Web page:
A group of young women brushed past. One teetered by in five-inch heels. A black mini skirt looked as if it was painted on her curvy hips. Hoops nearly as large as her cheeks dangled from her ears. Her black hair swung into her face, momentarily obscuring her amber eyes and cocoa skin. She spoke Spanish to her two friends, who were also wearing high heels, dark rouge on their cheeks, and multiple shiny bangles on their wrists. They did not look at the posters on the walls.

At the end of the passageway, people wandered to the edge of the platform. Occasionally, the rumbling of a distant train echoed through the station. From underneath a set of stairs a drum set erupted:

BOOMBOOM chik! BOOMchik! BOOMBOOM chik! BOOMchik!

and then the bending and falling tones of a saxophone joined it. The melody scrambled over and under the beats; it was loose where the drums were tight. The drummer was looking straight ahead at a point a thousand miles away. The eyes of the saxophone player were closed.

Musicians, like others who create, must release the gifts flowing through them. Stampedes of stern New Yorkers impatiently trying to get home at the end of the workday will not stop them.

So what’s stopping you?


Do You Write the Letter?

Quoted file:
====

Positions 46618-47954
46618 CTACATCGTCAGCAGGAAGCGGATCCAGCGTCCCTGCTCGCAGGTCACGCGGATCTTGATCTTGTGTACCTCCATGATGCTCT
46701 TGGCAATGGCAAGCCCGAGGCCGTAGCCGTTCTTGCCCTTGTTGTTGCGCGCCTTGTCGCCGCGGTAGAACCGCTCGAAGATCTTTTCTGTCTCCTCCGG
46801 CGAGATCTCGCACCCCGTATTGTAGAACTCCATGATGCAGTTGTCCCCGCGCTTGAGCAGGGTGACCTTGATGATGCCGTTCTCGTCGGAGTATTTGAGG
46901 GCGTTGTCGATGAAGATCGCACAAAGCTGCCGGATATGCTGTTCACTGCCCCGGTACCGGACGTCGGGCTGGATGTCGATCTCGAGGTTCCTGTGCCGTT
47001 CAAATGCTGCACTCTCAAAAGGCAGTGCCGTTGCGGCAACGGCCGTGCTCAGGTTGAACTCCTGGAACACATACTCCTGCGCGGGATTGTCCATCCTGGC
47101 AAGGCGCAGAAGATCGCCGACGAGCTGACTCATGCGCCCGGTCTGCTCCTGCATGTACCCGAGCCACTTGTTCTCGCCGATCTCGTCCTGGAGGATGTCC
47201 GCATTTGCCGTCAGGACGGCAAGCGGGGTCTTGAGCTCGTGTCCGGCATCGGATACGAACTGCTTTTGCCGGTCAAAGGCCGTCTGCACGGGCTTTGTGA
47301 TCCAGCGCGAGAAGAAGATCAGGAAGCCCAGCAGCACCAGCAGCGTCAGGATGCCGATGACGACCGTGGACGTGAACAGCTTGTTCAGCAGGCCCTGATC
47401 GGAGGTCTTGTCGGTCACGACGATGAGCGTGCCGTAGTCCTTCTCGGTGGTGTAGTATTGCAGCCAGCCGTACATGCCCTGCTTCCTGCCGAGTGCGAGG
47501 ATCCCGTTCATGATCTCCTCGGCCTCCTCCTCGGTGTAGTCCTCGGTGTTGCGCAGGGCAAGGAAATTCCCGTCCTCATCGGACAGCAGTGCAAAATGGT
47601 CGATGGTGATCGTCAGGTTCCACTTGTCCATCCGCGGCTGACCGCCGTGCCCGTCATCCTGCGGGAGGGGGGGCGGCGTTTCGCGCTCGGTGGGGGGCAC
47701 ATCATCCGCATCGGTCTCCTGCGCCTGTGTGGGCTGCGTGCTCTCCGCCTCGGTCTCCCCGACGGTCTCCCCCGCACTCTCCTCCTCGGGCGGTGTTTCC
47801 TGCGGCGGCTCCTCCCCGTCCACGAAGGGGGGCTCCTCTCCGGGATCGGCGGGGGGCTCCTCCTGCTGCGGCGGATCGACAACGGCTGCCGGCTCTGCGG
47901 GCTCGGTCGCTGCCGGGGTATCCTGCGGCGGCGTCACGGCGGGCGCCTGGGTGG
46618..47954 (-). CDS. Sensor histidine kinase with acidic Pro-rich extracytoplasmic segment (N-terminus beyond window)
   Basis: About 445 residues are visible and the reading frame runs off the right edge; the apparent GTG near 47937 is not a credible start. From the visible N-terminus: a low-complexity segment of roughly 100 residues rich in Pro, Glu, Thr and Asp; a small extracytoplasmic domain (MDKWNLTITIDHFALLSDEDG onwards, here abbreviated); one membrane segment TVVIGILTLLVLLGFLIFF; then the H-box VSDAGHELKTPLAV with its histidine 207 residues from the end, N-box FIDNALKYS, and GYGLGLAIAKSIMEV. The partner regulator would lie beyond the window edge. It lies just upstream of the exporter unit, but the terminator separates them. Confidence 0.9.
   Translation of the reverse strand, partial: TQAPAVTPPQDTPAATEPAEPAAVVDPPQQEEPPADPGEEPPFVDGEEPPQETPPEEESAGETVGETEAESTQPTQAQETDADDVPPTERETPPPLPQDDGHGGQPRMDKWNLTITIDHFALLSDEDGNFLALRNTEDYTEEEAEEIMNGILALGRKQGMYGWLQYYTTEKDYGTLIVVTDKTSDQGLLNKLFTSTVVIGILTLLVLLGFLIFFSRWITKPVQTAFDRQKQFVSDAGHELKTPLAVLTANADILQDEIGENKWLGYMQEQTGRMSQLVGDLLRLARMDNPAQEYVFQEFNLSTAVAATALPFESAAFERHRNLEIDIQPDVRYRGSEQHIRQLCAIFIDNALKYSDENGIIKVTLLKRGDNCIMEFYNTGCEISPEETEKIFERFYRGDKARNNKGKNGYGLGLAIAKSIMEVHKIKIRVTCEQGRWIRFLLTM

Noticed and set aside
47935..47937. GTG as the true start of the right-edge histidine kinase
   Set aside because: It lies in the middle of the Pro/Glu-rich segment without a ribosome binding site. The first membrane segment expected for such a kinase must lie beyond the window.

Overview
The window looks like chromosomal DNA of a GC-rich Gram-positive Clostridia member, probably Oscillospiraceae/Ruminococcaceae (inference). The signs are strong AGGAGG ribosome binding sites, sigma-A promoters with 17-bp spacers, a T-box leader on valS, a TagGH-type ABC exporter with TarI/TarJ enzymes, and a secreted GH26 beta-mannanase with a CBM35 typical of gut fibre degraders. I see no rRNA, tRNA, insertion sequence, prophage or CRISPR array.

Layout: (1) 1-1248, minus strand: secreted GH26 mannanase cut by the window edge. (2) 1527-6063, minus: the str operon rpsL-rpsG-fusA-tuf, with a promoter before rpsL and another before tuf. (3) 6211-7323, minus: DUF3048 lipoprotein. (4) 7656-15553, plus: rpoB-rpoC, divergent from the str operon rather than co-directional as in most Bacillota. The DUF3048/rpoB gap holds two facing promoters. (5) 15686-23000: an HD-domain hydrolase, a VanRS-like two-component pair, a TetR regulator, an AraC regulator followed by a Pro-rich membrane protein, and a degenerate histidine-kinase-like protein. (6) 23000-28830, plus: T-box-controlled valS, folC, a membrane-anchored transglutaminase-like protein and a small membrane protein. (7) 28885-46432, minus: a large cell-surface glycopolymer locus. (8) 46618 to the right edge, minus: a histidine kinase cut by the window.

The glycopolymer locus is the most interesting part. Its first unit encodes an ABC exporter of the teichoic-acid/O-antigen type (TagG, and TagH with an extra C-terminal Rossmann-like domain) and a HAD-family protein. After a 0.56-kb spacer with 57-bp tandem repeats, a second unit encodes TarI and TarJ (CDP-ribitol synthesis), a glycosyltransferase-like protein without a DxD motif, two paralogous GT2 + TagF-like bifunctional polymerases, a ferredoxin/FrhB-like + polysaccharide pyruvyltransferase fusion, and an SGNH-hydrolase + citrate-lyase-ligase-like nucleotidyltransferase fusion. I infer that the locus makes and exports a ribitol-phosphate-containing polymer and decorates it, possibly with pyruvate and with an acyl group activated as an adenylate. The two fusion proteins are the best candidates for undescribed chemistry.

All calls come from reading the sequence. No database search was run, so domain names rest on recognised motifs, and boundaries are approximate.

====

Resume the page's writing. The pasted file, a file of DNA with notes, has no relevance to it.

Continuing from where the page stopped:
Your patient is a 32 year-old man with a diagnosis of schizophrenia. Six years ago, he heard commands from Christopher Columbus to “find the New World”. As a result, for six months he travelled to various cities in the country by Greyhound bus. In bus depots, he asked everyone he met to bring him to “Ferdinand and Isabella”. When he ran out of money, he walked along the shoulders of highways, praying loudly to God to save him. He slept little during his quest, as “the spirit is willing, but the flesh is weak”. Sometimes he heard the voice of God telling him to walk into traffic, “for [his] faith was so strong that [he] knew that God would stop the cars. In one of the cars a blessed saint would invite [him] in and guide [him] to the New World.” One day, he followed this command. The cars did not stop. No saints were driving that day. Several cars crashed and one hit him. Miraculously, he sustained only minor injuries.